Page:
The Affordable Care Act and health insurance haven’t had it easy in the media lately, but the Affordable Care Act should make shopping for health insurance easier for small businesses. While businesses have another year to make sure they’re compliant with the Affordable Care Act, it doesn’t mean small business owners should wait until the last minute to choose employee health care options.
That was the message heard by a group of small to mid-sized business owners who recently participated in the Obamacare Essentials seminar, sponsored by WGN Radio and COUNTRY Financial. The event, held at the Hyatt Lodge in Oakbrook, and hosted by Ilyce Glink, focused on what small businesses need to know about the upcoming health care changes under the new Affordable Care Act and what impact it will have on their employees and their business’s bottom line.
Attendees heard from health care journalists Bruce Japsen and Alison Szot who helped explain the ins and outs of shopping for health insurance with the Affordable Care Act. They were joined by a panel of insurance and tax experts, including Matt Johnston of COUNTRY Life, Kevin Cassidy of Blue Cross Blue Shield of Illinois, Rich Fahn of Excell Benefit Group and Mark Luscombe of the CCH. Together they answered questions and cleared up a lot of the confusion business owners had surrounding tax credits, the SHOP exchange, penalties and more.
Making health care more understandable is a challenge, acknowledged Cassidy. But he does think the Affordable Care Act will make shopping for health insurance easier and more straightforward for small business owners and individuals. With high deductible health plans continuing to grow in popularity, employees want to be able to make the best decision possible. Cassidy hopes that the adoption of the essential benefits will allow shoppers to easily compare plans while getting a better grasp of what they’ll actually be receiving.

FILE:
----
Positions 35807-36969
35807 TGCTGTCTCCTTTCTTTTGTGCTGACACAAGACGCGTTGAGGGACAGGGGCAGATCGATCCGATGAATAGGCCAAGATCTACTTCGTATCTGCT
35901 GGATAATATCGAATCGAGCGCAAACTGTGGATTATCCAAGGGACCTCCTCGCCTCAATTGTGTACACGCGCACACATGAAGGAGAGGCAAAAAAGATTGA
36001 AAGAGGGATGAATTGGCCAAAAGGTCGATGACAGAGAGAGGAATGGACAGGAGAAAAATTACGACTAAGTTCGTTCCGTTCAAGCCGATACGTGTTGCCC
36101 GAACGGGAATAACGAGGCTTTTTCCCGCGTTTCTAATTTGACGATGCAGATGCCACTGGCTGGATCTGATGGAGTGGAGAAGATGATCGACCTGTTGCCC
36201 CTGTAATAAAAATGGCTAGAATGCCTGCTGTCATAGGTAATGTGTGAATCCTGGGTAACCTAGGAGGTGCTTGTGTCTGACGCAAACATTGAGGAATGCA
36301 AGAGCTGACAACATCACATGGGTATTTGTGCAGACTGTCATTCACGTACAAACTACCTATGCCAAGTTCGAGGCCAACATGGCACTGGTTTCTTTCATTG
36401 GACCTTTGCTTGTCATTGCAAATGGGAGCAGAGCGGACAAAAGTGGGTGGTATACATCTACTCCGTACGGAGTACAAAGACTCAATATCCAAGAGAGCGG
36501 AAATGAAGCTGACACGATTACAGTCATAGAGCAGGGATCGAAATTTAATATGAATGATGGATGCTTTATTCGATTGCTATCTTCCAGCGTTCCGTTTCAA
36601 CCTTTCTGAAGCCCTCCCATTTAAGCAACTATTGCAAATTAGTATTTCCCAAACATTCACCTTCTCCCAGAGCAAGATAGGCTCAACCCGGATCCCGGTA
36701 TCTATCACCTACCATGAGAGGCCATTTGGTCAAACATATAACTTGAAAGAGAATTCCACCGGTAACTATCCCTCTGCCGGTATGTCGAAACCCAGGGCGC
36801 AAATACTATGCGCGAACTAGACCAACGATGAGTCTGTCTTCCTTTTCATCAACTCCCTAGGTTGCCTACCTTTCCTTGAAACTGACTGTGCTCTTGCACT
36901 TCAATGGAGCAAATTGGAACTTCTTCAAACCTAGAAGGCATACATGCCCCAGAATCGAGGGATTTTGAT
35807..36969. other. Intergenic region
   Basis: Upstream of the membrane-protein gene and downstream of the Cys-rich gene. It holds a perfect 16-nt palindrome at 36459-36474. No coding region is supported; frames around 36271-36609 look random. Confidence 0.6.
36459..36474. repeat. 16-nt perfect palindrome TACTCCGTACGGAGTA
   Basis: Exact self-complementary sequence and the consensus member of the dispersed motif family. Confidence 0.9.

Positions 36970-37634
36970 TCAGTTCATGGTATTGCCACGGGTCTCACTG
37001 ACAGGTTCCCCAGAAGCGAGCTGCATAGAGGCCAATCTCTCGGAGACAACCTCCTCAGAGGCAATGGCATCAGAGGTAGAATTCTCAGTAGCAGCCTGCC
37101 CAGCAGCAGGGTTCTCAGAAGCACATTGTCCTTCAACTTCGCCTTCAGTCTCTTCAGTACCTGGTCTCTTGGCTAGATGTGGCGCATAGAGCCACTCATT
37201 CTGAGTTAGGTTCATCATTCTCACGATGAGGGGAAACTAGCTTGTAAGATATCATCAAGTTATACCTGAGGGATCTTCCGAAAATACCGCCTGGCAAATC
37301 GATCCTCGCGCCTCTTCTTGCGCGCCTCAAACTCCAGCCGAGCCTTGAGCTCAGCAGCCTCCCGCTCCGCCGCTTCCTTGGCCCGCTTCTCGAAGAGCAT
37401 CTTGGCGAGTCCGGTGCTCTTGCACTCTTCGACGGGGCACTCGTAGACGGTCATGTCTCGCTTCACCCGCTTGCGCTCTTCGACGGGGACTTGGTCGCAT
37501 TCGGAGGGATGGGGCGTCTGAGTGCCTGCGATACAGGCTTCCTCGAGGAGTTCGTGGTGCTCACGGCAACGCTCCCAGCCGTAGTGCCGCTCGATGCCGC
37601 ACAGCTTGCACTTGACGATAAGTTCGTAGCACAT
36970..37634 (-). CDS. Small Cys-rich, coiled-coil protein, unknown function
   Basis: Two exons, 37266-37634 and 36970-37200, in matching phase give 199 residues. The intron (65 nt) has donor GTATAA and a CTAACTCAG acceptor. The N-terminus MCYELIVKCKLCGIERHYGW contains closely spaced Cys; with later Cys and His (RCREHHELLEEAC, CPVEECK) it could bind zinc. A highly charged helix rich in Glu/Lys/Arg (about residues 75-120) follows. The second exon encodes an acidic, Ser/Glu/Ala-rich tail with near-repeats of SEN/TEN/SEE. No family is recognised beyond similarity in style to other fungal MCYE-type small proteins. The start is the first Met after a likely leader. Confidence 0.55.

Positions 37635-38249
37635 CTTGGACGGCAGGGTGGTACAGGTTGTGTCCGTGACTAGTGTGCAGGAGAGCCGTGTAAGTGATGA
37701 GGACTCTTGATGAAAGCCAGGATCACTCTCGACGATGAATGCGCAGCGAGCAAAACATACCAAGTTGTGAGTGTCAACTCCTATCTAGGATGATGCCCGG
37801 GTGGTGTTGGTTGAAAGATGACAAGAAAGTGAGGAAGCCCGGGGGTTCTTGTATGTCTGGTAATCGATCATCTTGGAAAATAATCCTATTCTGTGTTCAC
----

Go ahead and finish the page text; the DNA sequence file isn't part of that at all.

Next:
Brokers are one way businesses can improve their grasp on the law and have an easier time shopping for insurance under the Affordable Care Act. Fahn repeatedly stressed the importance of using a broker when looking for new health insurance plans. “You’re experts in your business, but you’re not experts in health insurance,” he said. Insurance premiums are the same whether a business or individual purchases a plan directly or through a broker, so Fahn recommends finding someone who knows all of the details surrounding the health care exchange.
Japsen explained some of the important benefits of the Affordable Care Act, stating that small businesses will have fewer surprises now that every insurance company has to offer a standard set of “10 essential benefits.” These basic benefits will help level the playing field among buyers and allow for a more evenhanded shopping experience, he said.
Johnston agreed with Japsen’s account of a level playing field. Under the Affordable Care Act, insurance companies will only be able to use three characteristics when underwriting health plans: age, smoker status and location. All previous medical issues and history will be taken out of the equation when shopping for a new health plan, Johnston affirmed.
The Affordable Care Act is a complex and evolving piece of legislation. By thinking about it now, small businesses will have plenty of time to plan ahead and determine whether they’re making the best financial decision when it comes to providing health care for their employees.
If you want to learn more about what the Affordable Care Act means for small business owners, check out the Kaiser Family Foundation for Small Employers and their Employees at www.kff.org.